Thursday, 16 March 2017

Rashomon (1950)

Fig 1 - Rashomon Poster
Directed by Akira Kurosawa and based on the short story In a Grove by Ryunosuke Akutagawa, Rashomon tells the tale of a terrible crime from the vastly differing perspectives of those involved. The story begins under the 'Rashomon' city gate, with a Priest and a Woodcutter taking shelter from the rain. Before long, a 'Commoner' joins them and the two tell him of the disturbing events that took place in the past three days. When the Woodcutter stumbles upon a dead body in the mountains, he takes the matter to the police at which point a court must decide who is responsible. The rest of the story takes place jumping between the court setting, various scenarios and the story-tellers themselves. We follow the testimonies of the 'infamous bandit' Tajomaru (Toshiro Mifune), the wife of the deceased Masako (Machiko Kyo) and a Medium (Noriko Honma) channeling the dead man's side of the story.

I really wanted to like this movie more than I did. The opening gives an incredible hook, just from the sheer horror on the faces of the men recounting the tale and their assurance that this event that happened was too despicable, too disturbing and awful to recount, as if reading from the opening of a Lemony Snicket book. But what ensues happens to be much more of a fable about the nature of truth and the way in which man should not trust even his own recollection of the facts. Toshiro Mifune (as seen on the poster) gives an excellent performance as Tajomaru incidentally, whose erratic and unpredictable delivery gave almost a 'folklore' element to his character.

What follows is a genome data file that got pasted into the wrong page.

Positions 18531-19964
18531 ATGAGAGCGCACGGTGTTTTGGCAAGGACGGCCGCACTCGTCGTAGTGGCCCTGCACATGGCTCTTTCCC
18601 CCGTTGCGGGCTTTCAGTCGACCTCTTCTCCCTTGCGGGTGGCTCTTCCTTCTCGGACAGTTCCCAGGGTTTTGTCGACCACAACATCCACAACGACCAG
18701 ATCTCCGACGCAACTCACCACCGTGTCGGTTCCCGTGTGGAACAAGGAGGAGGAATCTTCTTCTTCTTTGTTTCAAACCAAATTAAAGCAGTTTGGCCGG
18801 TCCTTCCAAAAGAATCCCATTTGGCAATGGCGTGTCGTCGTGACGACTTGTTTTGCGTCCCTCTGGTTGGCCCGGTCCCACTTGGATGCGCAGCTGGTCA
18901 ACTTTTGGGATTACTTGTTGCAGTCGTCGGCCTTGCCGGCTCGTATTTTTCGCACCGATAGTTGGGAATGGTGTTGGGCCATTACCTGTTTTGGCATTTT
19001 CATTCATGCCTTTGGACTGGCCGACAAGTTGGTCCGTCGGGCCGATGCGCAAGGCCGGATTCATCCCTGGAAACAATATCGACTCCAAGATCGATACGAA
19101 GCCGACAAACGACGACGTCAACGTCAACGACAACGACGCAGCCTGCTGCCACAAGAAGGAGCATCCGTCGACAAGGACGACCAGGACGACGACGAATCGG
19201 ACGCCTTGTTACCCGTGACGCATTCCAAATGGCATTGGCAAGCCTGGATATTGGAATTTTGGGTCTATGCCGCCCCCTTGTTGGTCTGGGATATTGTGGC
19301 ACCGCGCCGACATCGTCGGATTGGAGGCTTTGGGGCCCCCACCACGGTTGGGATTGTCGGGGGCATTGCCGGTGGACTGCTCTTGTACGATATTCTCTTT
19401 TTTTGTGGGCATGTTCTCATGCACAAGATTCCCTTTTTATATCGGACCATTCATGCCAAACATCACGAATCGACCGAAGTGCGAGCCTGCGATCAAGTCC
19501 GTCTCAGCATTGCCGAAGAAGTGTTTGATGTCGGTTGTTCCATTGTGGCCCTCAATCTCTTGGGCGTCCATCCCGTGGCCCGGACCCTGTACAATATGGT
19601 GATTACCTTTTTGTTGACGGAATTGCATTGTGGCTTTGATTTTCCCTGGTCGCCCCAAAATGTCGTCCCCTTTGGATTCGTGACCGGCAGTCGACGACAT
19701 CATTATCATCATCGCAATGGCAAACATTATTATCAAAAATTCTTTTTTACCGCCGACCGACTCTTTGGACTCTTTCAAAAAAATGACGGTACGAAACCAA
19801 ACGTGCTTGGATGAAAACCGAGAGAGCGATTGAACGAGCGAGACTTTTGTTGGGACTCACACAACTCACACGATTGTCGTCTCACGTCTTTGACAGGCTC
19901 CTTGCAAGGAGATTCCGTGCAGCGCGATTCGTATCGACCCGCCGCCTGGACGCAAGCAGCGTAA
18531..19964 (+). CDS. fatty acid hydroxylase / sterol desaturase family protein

Fig 2 - Rashomon - Tajomaru in court
The production of the film was notorious in that many of the cast and crew did not understand the script. The nonlinear timeline was not commonplace at the time of its making and thus, Kurosawa was even driven to the point of firing an assistant who would not let up asking for clarification. So it's innovation certainly deserves a level of appreciation. I only wish I had cared more about the characters to care about the truth. It was the same struggle I had with The Usual Suspects, in many ways and, though we do get the truth, it was marred by the fact that I had grown tired of this scenario altogether.

Rashomon is not a bad film by any means. The cinematography by Kazuo Miyagawa gave an incredibly rich atmosphere to its setting. Hell, it even coined the phrase 'The Rashomon Effect' as a term to describe an unreliable narrator. I just didn't feel I particularly gained anything from it, and as much as I can appreciate it, I am unlikely to watch again.


Fig. 1 Rashomon Poster (1950) From: Rashomon - Directed by: Akira Kurosawa

Fig. 2 Rashomon Screenshot (1950) From: Rashomon - Directed by: Akira Kurosawa

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